Page:The Life of Michael Angelo.djvu/223

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155
SOLITUDE

to celebrate such a fête in honour of one who has just been born. You should reserve your gladness for the day on which a man who has lived well dies."[1]

And in the following year he congratulated him on having lost his second son shortly after birth.

Nature, which, through his passionate existence and the peculiar character of his intellectual genius, he had up to then neglected,[2] was a source of consolation to him in his declining years. In September 1556, when fleeing from Rome, which was threatened by the Spanish troops of the Duke of Alba, he passed by Spoleto and there remained five weeks, in the midst of the oak and olive woods, penetrated through and through by the serene splendour of the autumn. It was with regret that he returned to Rome, to which he was recalled at the end of October. "I have left more than half of myself over there," he wrote to Vasari, "for verily peace is to be found only in the woods."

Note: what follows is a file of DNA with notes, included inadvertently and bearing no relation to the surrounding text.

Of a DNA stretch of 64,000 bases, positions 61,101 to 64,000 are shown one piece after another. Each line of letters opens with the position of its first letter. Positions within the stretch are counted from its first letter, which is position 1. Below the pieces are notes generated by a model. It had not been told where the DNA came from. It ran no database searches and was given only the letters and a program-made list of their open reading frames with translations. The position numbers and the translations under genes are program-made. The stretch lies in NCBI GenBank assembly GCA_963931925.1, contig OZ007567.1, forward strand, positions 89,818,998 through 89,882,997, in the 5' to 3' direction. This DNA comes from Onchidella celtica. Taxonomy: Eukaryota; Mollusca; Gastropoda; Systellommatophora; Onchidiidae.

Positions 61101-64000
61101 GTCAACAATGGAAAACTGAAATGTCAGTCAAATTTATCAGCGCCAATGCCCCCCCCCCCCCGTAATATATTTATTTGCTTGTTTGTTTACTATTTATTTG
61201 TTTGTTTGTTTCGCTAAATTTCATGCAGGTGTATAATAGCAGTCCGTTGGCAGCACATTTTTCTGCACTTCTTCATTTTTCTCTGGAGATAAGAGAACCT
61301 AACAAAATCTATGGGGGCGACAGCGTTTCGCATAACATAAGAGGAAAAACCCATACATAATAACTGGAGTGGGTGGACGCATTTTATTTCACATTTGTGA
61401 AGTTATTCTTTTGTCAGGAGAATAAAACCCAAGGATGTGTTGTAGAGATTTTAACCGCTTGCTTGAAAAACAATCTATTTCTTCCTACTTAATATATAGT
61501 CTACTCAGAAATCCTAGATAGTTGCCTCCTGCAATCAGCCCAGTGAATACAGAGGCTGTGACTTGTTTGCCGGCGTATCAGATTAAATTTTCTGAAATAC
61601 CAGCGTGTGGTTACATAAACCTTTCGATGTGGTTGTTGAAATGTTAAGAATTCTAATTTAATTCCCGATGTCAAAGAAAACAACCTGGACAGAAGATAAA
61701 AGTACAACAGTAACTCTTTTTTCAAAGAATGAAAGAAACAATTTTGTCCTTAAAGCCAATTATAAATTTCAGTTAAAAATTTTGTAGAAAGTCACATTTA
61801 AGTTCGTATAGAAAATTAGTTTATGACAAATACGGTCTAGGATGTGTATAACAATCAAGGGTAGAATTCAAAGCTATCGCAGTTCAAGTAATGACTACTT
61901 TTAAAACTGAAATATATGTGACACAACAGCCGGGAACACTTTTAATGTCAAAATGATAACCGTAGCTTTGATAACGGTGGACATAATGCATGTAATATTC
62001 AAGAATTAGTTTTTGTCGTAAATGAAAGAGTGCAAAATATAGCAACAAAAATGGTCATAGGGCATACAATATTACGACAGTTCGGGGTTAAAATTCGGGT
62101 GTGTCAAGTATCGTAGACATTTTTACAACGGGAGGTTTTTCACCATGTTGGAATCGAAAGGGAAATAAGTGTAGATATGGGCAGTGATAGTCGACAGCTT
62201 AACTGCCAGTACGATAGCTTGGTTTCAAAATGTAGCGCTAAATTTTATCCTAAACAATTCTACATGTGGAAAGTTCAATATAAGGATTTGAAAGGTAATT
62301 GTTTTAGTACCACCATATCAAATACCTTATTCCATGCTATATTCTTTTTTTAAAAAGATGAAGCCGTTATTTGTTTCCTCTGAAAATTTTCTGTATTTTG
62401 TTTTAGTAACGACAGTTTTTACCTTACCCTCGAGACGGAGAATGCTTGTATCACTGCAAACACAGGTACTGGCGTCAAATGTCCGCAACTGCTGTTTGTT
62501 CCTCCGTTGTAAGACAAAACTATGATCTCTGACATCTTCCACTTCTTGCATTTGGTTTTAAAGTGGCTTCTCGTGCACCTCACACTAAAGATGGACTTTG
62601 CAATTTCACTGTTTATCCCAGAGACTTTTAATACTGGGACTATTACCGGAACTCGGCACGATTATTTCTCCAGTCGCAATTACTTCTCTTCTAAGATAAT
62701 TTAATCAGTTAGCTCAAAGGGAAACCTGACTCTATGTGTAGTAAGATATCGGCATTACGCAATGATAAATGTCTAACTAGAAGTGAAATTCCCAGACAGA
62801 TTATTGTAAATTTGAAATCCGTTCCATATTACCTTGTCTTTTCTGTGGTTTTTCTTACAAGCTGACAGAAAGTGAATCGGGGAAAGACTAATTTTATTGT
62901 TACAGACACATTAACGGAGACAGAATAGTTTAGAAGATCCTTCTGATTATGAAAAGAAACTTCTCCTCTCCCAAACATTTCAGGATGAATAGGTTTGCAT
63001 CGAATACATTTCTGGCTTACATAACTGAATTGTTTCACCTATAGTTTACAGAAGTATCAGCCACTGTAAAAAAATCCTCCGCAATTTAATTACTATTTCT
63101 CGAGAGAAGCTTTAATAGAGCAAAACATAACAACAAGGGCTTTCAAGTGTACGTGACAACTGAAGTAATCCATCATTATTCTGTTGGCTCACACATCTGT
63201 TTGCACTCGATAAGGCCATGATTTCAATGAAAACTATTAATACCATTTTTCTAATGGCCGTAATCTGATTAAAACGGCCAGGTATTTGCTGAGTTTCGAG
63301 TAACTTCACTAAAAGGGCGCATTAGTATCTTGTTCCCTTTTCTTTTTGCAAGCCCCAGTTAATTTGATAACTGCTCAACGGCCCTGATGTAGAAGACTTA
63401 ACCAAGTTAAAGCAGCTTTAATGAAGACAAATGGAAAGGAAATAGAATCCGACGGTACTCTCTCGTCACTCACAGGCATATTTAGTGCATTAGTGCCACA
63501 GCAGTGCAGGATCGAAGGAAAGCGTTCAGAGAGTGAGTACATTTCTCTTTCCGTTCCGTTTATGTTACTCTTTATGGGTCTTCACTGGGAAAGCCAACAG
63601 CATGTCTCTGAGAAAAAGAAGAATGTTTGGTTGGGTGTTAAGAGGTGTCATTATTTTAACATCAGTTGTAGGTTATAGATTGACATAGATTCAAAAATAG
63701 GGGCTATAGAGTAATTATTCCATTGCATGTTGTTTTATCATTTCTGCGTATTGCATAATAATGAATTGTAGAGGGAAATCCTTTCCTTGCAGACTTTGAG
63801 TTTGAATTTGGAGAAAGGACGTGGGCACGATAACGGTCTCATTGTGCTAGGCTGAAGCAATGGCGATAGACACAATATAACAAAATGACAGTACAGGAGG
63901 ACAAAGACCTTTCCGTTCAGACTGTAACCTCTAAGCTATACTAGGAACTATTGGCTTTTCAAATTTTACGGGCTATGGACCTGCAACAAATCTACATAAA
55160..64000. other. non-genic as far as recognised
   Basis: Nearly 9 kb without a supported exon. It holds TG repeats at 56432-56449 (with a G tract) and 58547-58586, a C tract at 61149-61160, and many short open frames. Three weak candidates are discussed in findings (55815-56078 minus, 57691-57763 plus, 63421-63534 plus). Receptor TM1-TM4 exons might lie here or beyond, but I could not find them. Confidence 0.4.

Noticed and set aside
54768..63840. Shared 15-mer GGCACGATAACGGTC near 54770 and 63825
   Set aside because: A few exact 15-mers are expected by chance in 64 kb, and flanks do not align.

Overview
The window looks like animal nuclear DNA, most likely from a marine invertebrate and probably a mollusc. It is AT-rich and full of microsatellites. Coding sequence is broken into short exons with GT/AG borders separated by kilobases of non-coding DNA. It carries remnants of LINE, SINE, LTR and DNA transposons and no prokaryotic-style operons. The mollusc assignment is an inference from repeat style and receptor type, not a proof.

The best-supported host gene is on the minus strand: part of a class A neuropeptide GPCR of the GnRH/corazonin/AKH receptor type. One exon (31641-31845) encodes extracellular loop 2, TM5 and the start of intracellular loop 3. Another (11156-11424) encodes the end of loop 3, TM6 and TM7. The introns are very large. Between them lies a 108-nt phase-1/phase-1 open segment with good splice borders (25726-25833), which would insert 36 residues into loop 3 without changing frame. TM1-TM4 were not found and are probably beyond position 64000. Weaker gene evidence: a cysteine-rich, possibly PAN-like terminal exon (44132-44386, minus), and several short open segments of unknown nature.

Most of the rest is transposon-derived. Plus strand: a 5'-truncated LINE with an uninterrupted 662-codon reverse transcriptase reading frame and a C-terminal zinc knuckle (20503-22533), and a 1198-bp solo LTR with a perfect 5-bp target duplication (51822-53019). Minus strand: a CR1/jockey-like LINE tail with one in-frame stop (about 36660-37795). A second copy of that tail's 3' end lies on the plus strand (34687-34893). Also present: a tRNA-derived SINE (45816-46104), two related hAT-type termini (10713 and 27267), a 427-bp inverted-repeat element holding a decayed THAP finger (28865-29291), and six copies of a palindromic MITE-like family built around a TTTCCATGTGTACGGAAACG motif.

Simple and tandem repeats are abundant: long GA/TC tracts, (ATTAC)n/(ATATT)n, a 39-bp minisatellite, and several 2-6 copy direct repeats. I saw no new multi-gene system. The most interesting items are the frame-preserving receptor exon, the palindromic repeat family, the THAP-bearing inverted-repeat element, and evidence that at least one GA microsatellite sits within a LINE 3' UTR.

Pace non si trova senon ne boschi.[3]

And on returning to Rome the old man of eighty-two composed a beautiful poem to the glory of the fields and

  1. Letter to Vasari, dated "I know not what day of April 1554" ("A di non so quanti d'aprile 1554").
  2. In spite of the years which he spent away from towns, at Carrara or at Seravezza, he had always paid little attention to nature. Landscape has a very small place in his work; it is reduced to a few summary indications in his frescoes of the Sistine Chapel. In this respect, Michael Angelo differs from his contemporaries Raphael, Titian, Perugino, Francia, and Leonardo da Vinci. He despised the landscapes of the Flemish masters, then much in favour. "Rags," he said, "ruins, green fields shaded with trees, rivers, and bridges—what are called landscapes—and with many figures here and there" ("Dialogues" of Francis of Holland).
  3. "Letters," December 28, 1556.